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  1. Hi Chris, Thanks for your follow up. I have frozen this work for a while, and pick it up again this week. As I mentioned earlier, I'm using GSSHA for the simulation of an extreme flood event, but somehow the model breaks down at certain point. It might be due to the abrupt transitions across the cross sections of channels within the model, which is at least what we concluded weeks ago. After many trials and errors, I'm now 'unifying' the cross sections, meaning that all the channels are sharing the same cross-section profile (also same Manning). But, the model still breaks down. I guess there might be some other tricks that we did not pay attention. Cheers, Long
  2. Thanks, Chris. The resolution of DEM is 30m, I guess the channel bottoms are not represented in the DEM. I'll do some trial and errors. Long
  3. Thanks, Chris. I tried to use the same cross section for all the channels (ensuring no transition), and the problem was perfectly solved. The model ran with no warnings or any error messages. I was just wondering if there are alternative ways to solve the 'abrupt transition' issue, cause sometimes transitions in the channels are physically present. The way I can think of would be to add a structure link in between the channels with sharp transitions. However, I'm not sure if it is entirely feasible, cause I do not really know what kind of transition does the model regard as too 'sharp' to solve. It seems that I could not locate the sharp transitions by simply looking up warning messages in the summary file, cause the nodes that broke down are not always the ones with sharp transitions. Any suggestions? Thanks, Long
  4. Hi Chris, This is exactly what I'm asking. Thanks! I'm currently trying to simulate extreme flood events using GSSHA. I tried not to turn on OVERBANK_FLOW, cause the simulation just cost too much time to finish. However, if I did not turn on OVERBANK_FLOW option, the model crashed at certain nodes, and I got the error message as "The channel routing time step is getting really small less than 1/1000 of a second. Reduce the model time step by a factor of 2 and try again. Program stopped." I know there might be some abrupt transitions of flow volume around the nodes, due to which the model stability could not be satisfied by reducing time steps. The time step is 1s for my case. I then tried to reduce the time step to 0.5s. The new simulation passed the crashing nodes of the 1-second simulation, but crashed over other nodes anyway. I'm using the natural channels (cross sections extracted from DEM). I know there might be sharp longitudinal transitions of cross sections over the channels, but not quite sure if this would crash the model. Any suggestions? Thanks, Long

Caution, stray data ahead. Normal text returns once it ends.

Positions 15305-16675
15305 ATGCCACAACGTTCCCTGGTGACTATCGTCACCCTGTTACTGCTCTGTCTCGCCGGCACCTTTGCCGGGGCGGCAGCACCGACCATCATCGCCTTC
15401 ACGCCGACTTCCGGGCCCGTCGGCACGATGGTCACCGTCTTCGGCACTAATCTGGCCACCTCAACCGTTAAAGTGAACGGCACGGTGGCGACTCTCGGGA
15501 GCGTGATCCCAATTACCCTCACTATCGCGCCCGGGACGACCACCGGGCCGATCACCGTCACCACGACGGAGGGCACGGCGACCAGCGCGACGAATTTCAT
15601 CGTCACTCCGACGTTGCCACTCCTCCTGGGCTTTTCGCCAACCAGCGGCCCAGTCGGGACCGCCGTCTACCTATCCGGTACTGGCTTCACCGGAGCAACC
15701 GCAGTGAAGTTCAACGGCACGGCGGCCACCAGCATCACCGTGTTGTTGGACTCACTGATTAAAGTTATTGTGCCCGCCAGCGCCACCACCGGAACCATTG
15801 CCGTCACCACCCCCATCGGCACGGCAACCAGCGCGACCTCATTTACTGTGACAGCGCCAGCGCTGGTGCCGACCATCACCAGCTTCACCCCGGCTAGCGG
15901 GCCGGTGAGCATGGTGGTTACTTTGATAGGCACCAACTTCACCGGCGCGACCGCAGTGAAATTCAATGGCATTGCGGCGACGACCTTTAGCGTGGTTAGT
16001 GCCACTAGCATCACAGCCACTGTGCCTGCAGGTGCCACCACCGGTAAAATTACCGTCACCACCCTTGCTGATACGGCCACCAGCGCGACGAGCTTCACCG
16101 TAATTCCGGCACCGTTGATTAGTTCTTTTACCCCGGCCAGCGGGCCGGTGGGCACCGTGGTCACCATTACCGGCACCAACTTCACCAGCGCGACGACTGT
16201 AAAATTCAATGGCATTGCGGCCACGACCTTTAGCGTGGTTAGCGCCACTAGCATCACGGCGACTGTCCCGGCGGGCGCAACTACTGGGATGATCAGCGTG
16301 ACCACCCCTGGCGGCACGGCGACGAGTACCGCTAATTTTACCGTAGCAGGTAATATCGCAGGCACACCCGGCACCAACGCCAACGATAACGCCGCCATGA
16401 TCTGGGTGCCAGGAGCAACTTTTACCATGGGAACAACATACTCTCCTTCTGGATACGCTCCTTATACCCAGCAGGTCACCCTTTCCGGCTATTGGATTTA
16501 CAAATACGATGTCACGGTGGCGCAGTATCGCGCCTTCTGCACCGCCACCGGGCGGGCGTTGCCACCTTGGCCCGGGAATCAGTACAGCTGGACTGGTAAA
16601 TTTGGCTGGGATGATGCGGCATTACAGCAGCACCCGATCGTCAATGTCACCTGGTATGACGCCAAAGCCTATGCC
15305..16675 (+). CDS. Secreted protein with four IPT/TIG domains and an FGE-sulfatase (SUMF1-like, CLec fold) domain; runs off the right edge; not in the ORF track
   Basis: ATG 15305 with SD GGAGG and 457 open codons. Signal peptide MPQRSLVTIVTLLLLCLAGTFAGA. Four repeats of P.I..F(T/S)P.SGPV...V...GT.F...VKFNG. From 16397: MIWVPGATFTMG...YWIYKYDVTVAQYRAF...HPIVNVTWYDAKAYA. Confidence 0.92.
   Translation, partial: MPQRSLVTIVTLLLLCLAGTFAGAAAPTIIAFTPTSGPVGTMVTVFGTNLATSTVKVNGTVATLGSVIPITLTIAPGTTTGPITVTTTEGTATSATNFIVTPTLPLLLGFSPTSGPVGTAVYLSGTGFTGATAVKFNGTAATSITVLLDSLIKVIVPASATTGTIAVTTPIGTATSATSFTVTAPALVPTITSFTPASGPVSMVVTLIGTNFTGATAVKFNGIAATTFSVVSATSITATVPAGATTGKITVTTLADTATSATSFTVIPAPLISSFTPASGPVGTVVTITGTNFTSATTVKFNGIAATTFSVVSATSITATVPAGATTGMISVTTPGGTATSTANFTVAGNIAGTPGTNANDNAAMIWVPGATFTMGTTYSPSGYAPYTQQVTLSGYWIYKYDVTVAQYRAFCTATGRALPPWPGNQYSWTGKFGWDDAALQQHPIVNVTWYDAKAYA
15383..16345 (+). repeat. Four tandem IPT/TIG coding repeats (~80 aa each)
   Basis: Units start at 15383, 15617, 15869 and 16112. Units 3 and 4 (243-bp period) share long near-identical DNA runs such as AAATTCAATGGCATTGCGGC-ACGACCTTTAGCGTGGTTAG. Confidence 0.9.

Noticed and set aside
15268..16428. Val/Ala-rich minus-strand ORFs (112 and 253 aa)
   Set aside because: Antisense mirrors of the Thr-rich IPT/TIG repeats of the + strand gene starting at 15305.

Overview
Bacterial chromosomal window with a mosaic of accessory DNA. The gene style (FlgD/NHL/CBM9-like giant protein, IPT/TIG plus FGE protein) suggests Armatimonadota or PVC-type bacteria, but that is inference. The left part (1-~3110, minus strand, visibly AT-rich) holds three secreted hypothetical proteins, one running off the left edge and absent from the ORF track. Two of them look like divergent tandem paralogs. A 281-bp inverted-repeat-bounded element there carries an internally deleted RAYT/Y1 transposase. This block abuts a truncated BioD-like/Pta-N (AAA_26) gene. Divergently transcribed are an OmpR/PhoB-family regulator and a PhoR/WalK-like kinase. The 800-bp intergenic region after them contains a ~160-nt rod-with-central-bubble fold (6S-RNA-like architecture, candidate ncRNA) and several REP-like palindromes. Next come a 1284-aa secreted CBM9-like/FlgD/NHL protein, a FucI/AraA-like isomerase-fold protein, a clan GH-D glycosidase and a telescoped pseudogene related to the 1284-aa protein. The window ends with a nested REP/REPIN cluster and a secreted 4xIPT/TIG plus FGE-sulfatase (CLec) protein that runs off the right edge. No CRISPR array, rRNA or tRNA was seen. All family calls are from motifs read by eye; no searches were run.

5. Hi Chris, Thanks for your swift response. I've checked the page before. According to your understanding, the model just picks up the largest Y values in the XY point series as the TOB (I'm using natural cross sections)? Is that what it is? Another follow-up question, if we assume no interactive flows from channel to grid cell, what would happen in the model when the water depth in the channel exceeds TOB? Thanks, Long Yang
  6. I was trying to simulate interactive flow between the channel and the corresponding grid cell. I turned on the OVERBANK_FLOW on so that flow from the channel will spill onto the grid cell when surface elevation exceed the top of bank for the channel. My question is: how top of bank (top) is determined in the model. I'm using channel cross sections extracted from DEM. Does the model use the highest point in the elevation, or there are more sophisticated ways of doing that? Thanks!
  7. Hi Chris, I noticed on the GSSHA wikipage: it says" it is recommended to define lakes as point attributes in a GSSHA coverage." I guess I could just define a node as a detention basin hydraulic structure without creating polygons as the embankments. However, this seems not working. An error message pops up while progressing to "number of coords for lake #1's search order". Is the polygon feature necessary here? Thanks, Long
  8. I have three questions regarding detention basins in GSSHA: 1) Does anyone know how to determine min/max and init water surface elevation for detention basins in GSSHA? Should we just assign min elevation based on the background elevation of the points? 2) While developing rating curves for the detention basins, is GSSHA still using elevation instead of water depth? 3) If we assign the same elevation for the detention basin as the channel, probably water would back up instead of filling the detention basin. How to deal with this. I'm using WMS 10.0 Thanks, Long
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